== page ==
Coronavirus Open Thread 2021

Yes, I imagine few people will mix it up with Italy in this regard.


This guy is absolutely brilliant.

Tucker Carlson: If you let Democrats force you to get the vaccine, they’ll have complete control forever

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Looks like Singapore’s “Bubble” dreams might be over.


Vaccines ordered by Trump. Did he have any bad words left back then?
Still can’t get rid of the feeling that “covid sceptics” do anything to undermine this pandemic and try to ride it out as long as possible.

Not sure if “brilliant” is the word I’d use to describe Tucker. Numbnut, maybe.

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Prof Teo said: "What’s critical is cooperation from the public: If you are requested to go for a swab test, please go for it. If you are given a leave of absence, please stick to it.


“Traveler quarantine from May 8 will be boosted to 21 days from the current 14, except for a small group of lower-risk places including Australia, Brunei Darussalam, China, New Zealand, Taiwan, Hong Kong and Macau, the ministry said.”

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He can hope all he likes, but inevitably it will. Singapore (and Taiwan) will have a massive, uncontrollable outbreak at some point. The reason is well-understood: you cannot eliminate an infection that is asymptomatic and/or has a long incubation period. It’s impossible.

Vaccines can help, but at some point humanity has to accept reality for what it is, not what they think it ought to be.

Does it? I have enough stress from the relentless tsunami of BS, which I try to ignore. This pronouncement, IMO, is very bad advice indeed. Not relaxing even for a moment will kill you a lot more reliably than COVID. I suspect the effects of chronic stress are a big factor in COVID deaths.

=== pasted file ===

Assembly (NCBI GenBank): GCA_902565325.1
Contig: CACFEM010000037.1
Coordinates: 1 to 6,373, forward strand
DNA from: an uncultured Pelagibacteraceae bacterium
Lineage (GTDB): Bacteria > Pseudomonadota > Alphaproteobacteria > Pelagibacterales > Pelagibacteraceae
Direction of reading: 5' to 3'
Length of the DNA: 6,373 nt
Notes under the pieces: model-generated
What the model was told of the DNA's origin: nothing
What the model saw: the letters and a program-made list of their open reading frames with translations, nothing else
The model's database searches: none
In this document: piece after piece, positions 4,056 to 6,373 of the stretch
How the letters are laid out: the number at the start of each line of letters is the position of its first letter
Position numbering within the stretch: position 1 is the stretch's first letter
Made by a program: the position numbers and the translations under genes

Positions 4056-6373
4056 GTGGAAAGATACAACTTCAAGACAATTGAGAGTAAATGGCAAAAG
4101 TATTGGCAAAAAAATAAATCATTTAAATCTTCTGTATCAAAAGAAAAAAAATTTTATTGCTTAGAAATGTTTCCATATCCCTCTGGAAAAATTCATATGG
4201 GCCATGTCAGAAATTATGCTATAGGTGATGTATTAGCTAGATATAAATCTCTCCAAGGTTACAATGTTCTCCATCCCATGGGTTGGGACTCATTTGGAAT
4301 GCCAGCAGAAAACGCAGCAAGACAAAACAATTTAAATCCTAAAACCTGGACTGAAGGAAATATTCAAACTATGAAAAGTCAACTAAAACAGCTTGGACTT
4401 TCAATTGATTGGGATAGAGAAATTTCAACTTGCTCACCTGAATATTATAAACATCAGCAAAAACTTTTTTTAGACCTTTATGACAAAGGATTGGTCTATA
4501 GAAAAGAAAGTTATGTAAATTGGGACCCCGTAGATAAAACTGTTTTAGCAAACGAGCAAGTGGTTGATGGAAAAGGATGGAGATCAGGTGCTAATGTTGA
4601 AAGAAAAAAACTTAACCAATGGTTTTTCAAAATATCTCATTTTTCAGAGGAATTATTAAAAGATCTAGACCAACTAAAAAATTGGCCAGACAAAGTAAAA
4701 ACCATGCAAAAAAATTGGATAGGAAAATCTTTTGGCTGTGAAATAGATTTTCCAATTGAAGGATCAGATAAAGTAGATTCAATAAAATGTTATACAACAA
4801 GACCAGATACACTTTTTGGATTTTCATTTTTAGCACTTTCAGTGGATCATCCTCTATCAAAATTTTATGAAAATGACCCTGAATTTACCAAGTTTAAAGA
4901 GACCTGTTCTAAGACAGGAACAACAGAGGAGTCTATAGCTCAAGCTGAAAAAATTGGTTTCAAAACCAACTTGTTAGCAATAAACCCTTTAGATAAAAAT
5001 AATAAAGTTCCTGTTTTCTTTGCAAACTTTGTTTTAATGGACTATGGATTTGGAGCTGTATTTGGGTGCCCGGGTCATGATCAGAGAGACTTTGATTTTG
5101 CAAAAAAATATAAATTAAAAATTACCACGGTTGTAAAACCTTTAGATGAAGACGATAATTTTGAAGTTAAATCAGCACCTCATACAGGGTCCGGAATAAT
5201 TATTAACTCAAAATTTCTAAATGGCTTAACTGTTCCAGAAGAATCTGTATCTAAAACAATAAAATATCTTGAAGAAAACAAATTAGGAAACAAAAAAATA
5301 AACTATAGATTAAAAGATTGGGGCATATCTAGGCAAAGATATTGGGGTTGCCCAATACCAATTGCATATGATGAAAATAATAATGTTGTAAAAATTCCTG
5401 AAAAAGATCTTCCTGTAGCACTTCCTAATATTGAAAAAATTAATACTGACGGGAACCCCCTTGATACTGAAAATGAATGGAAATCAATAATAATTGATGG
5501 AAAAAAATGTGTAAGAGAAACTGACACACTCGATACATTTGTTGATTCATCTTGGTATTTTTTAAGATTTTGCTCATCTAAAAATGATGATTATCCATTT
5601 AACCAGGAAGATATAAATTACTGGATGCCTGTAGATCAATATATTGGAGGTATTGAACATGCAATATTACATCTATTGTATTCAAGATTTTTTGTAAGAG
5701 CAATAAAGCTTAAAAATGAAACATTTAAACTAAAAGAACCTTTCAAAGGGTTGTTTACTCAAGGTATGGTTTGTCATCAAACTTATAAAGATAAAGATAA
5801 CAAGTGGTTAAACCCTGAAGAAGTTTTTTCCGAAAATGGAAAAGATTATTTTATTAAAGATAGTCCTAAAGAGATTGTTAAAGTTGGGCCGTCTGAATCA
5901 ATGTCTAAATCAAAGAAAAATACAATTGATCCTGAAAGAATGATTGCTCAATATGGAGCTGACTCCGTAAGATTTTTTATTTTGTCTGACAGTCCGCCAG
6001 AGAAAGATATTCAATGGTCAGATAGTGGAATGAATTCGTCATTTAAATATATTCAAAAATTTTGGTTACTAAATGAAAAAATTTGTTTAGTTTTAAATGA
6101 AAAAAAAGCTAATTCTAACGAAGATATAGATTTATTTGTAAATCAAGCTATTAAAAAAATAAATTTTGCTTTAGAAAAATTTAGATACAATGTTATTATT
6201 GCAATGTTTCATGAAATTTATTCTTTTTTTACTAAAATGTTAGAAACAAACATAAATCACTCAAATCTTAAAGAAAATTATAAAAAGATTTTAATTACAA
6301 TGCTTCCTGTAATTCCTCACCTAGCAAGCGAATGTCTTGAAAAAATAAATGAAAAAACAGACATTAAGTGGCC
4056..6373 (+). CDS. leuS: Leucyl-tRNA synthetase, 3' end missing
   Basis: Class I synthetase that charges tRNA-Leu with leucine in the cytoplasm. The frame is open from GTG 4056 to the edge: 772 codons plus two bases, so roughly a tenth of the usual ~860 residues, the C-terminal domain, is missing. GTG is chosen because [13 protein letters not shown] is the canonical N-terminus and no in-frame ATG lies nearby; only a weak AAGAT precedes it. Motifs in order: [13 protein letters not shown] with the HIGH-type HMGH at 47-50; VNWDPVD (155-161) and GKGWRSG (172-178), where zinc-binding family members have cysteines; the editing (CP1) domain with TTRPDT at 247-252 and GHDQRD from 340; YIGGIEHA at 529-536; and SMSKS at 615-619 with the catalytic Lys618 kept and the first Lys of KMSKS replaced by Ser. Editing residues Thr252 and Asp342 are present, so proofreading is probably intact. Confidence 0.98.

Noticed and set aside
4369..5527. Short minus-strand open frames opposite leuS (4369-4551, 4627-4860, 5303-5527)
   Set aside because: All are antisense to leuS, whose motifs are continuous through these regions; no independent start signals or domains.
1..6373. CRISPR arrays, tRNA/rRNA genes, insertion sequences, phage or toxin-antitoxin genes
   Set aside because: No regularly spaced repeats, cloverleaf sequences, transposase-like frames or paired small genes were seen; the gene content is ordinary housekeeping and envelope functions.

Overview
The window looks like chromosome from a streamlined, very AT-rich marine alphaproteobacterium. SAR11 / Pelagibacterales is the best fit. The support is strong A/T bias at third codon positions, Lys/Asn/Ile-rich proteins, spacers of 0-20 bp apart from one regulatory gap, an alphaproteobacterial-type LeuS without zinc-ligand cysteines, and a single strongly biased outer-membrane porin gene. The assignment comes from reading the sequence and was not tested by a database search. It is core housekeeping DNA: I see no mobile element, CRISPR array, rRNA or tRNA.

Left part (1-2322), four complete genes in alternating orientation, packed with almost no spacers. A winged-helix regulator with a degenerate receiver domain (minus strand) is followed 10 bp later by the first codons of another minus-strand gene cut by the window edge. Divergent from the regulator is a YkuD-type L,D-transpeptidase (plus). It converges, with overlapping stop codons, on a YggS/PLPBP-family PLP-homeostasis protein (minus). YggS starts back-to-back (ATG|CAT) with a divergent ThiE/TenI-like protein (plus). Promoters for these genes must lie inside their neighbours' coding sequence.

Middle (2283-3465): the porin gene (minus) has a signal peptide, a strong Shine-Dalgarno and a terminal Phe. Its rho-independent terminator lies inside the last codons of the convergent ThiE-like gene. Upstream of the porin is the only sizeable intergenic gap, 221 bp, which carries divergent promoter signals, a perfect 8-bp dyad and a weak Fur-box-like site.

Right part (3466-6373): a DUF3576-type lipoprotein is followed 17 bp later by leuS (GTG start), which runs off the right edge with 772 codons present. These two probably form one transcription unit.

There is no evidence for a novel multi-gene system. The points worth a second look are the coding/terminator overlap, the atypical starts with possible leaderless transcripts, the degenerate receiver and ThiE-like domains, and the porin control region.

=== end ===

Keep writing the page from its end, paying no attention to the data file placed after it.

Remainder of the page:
However, is Singapore is already at 15-20% vaccination, so will have completely different outcomes compared to Taiwan.

On the second point, there is difference in realities and outcomes, I don’t understand why you say here and elsewhere it is all equivalent, surely you agree we have much better outcomes from having been vaccinated against, say, Polio?

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It seems unlikely that a vaccination rate of 15-20% would have a massive effect, considering the 80-85% of people remaining unvaccinated (I assume that Singapore is also prioritizing vaccinating older people, who presumably get around less anyway). I’m guessing that other things like control measures, mask wearing and hygiene, population density, cultural stuff, and so on would play a bigger role there.

It’ll be interesting to see how it pans out in practice. I hope there are some epidemiologists watching and noting down the results.

But yeah, Taiwan really ought to stop dragging its feet with vaccination now that cases seem to be creeping up. I don’t believe that a rising caseload presents any threat to civilisation unless people start to panic, but it would be prudent to (a) vaccinate those who are at risk of complications and (b) get people who are at risk to minimize their risk profile.

COVID is not Polio. I really don’t know why people keep making this comparison - the two things are not equivalent.

  • it has a route of transmission that’s easy to short-circuit.